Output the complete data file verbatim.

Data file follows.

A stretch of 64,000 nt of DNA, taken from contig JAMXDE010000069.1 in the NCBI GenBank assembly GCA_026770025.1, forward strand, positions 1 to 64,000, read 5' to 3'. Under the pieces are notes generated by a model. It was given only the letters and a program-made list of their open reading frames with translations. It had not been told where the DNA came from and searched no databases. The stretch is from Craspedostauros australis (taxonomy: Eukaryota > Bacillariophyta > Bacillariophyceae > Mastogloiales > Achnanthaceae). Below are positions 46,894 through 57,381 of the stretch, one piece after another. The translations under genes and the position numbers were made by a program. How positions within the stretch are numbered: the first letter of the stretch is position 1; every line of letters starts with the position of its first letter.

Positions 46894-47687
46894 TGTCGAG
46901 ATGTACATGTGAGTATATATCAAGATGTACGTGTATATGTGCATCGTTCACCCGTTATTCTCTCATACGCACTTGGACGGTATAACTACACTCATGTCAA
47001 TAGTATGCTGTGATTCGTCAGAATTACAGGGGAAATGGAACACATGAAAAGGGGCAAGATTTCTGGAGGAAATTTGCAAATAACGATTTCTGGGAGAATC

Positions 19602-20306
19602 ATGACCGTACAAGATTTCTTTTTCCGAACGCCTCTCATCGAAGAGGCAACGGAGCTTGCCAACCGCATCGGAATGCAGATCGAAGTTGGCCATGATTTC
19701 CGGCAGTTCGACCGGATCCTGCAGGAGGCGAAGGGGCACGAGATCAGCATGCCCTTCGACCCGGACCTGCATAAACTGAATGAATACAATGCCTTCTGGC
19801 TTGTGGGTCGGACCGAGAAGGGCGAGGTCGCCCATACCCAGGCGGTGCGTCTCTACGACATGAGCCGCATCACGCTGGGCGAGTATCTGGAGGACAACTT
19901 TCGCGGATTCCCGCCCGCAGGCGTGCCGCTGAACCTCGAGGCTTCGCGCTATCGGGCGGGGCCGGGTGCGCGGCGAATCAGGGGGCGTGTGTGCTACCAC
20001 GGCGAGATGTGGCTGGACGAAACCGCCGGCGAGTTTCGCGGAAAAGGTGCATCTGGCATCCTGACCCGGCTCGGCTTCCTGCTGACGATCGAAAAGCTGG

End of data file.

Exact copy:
A stretch of 64,000 nt of DNA, taken from contig JAMXDE010000069.1 in the NCBI GenBank assembly GCA_026770025.1, forward strand, positions 1 to 64,000, read 5' to 3'. Under the pieces are notes generated by a model. It was given only the letters and a program-made list of their open reading frames with translations. It had not been told where the DNA came from and searched no databases. The stretch is from Craspedostauros australis (taxonomy: Eukaryota > Bacillariophyta > Bacillariophyceae > Mastogloiales > Achnanthaceae). Below are positions 46,894 through 57,381 of the stretch, one piece after another. The translations under genes and the position numbers were made by a program. How positions within the stretch are numbered: the first letter of the stretch is position 1; every line of letters starts with the position of its first letter.

Positions 46894-47687
46894 TGTCGAG
46901 ATGTACATGTGAGTATATATCAAGATGTACGTGTATATGTGCATCGTTCACCCGTTATTCTCTCATACGCACTTGGACGGTATAACTACACTCATGTCAA
47001 TAGTATGCTGTGATTCGTCAGAATTACAGGGGAAATGGAACACATGAAAAGGGGCAAGATTTCTGGAGGAAATTTGCAAATAACGATTTCTGGGAGAATC

Positions 19602-20306
19602 ATGACCGTACAAGATTTCTTTTTCCGAACGCCTCTCATCGAAGAGGCAACGGAGCTTGCCAACCGCATCGGAATGCAGATCGAAGTTGGCCATGATTTC
19701 CGGCAGTTCGACCGGATCCTGCAGGAGGCGAAGGGGCACGAGATCAGCATGCCCTTCGACCCGGACCTGCATAAACTGAATGAATACAATGCCTTCTGGC
19801 TTGTGGGTCGGACCGAGAAGGGCGAGGTCGCCCATACCCAGGCGGTGCGTCTCTACGACATGAGCCGCATCACGCTGGGCGAGTATCTGGAGGACAACTT
19901 TCGCGGATTCCCGCCCGCAGGCGTGCCGCTGAACCTCGAGGCTTCGCGCTATCGGGCGGGGCCGGGTGCGCGGCGAATCAGGGGGCGTGTGTGCTACCAC
20001 GGCGAGATGTGGCTGGACGAAACCGCCGGCGAGTTTCGCGGAAAAGGTGCATCTGGCATCCTGACCCGGCTCGGCTTCCTGCTGACGATCGAAAAGCTGG